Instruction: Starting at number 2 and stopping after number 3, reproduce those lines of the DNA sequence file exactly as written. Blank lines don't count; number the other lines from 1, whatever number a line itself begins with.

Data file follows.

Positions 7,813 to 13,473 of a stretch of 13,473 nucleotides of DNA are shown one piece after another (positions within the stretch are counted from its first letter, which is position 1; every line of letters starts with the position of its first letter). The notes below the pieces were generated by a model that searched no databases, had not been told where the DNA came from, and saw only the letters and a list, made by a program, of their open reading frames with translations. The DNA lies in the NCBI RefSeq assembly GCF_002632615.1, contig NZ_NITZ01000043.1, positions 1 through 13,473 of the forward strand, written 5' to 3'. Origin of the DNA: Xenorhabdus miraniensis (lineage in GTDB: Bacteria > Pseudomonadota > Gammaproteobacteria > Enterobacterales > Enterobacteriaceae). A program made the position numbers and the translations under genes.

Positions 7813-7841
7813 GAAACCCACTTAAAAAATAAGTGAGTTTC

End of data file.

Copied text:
Positions 7813-7841
7813 GAAACCCACTTAAAAAATAAGTGAGTTTC